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GitHub Actions: larger hosted runners are now automatically created for customers

Starting today, customers can now enjoy larger runners without any pre-configuration work. GitHub now automatically creates a default runner group configured with four larger runners of our most popular sizes so users can start using larger runners right away.

The default runner group is called "Default Larger Runners" and can be managed by Organization or Enterprise admins. To begin using these runners, simply add the label corresponding to the runner of your choice to your workflow file.

Description Label Image
4-cores Ubuntu Runner ubuntu-latest-4-cores Ubuntu – Latest
8-cores Ubuntu Runner ubuntu-latest-8-cores Ubuntu – Latest
16-cores Ubuntu Runner ubuntu-latest-16-cores Ubuntu – Latest
8-cores Windows Runner windows-latest-8-cores Windows Server – Latest

Note that this change only applies to customers who are onboarded to the beta on October 20, 2022 and later.

Interested in learning more about larger hosted runners? Read the announcement here or sign up for the beta here

Today we're releasing two new branch protections.

Require approval from someone other than the last pusher

Now, before a pull request can be merged, you can require it to be approved by someone other than the last pusher.
Meaning, the most recent user to push their changes will need a pull request approval regardless of the Require approvals branch protection. Or in the case of 1 approval required, someone other than the last user to push their changes will also need to approve. If the approvals come from other folks than the last pusher, those two approvals will be sufficient.

Screenshot of Last Push protection enabled.

Lock branch

This allows for branches to be locked, prohibiting changes. You can lock a branch allowing you to have a maintenance window and prevent changes, or to protect a fork so it only receives changes from its upstream repository.

To use this feature in a branch protection rule, enable Lock branch.

Screenshot of Lock branch with fork sync enabled

For more information, read About protected branches in the GitHub documentation.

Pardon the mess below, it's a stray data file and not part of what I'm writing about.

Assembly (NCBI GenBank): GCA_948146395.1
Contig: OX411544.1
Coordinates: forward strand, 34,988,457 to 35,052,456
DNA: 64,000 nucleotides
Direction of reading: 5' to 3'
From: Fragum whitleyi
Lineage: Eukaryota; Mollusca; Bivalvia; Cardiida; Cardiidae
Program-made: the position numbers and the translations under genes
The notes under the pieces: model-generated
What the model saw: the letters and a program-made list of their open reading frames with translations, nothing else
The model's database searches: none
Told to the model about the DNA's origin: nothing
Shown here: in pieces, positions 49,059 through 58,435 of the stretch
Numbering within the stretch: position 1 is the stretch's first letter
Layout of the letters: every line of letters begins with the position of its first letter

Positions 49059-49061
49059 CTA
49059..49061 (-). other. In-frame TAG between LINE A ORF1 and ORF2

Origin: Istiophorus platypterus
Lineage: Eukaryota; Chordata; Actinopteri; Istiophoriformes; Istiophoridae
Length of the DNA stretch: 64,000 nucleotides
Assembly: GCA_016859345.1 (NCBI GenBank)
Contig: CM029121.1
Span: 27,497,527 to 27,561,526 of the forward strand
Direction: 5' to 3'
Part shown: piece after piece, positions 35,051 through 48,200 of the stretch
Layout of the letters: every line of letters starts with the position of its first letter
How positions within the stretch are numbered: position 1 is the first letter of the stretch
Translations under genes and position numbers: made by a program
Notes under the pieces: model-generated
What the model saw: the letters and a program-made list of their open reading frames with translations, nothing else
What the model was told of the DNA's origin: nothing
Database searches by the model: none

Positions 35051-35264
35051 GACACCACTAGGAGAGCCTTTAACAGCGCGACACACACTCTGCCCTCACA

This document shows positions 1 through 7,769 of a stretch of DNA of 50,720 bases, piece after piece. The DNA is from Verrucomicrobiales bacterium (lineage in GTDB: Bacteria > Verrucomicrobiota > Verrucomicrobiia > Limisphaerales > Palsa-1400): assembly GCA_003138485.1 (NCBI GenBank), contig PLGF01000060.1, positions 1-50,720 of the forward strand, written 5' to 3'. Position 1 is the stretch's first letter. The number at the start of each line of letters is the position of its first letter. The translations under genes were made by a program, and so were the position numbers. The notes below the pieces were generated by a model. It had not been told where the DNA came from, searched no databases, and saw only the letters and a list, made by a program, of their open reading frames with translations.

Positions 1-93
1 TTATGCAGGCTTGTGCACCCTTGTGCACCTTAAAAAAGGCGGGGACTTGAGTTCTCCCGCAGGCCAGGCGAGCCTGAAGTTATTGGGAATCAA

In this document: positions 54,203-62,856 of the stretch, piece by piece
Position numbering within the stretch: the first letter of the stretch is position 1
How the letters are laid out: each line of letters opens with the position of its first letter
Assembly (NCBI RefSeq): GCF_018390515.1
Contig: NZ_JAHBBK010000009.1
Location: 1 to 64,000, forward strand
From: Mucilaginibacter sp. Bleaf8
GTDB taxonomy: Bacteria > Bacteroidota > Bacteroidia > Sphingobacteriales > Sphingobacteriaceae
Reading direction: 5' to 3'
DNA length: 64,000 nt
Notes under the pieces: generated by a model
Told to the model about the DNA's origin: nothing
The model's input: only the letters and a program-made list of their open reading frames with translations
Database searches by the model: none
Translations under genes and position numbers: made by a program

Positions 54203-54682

We appreciate feedback on this and other topics in GitHub's public feedback discussions.

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We are excited to share with you that we have added a bunch of new capabilities to our GitHub app in Slack. You can now create, track and manage your GitHub issues directly from Slack.

Create issues as you collaborate

You can now create issues with just a click, right from the place where you interact with your team i.e. from your channel, personal app, group or direct chat.

  • The content of the chat is automatically added into the description along with the link to the slack conversation.
  • The last used repo in the channel will be automatically filled in. However, you can go ahead and change to the repo if needed.
  • You can optionally fill in labels, assignees and milestones when you create an issue.

Once the issue is created you will receive a confirmation card in the channel/chat where you created the issue.

Issue card updates and threading

You can also update the issue directly from slack. When you see an issue notification card in Slack, you will now be able to comment, edit and close/reopen.

As part of this enhancement, we have also introduced threading functionality. Notifications for any issue are grouped under a parent card as replies. Threading gives context, reduces noise in the channel and helps improve collaboration.

For more information about these enhancements, please visit the GitHub app guidance for Slack.

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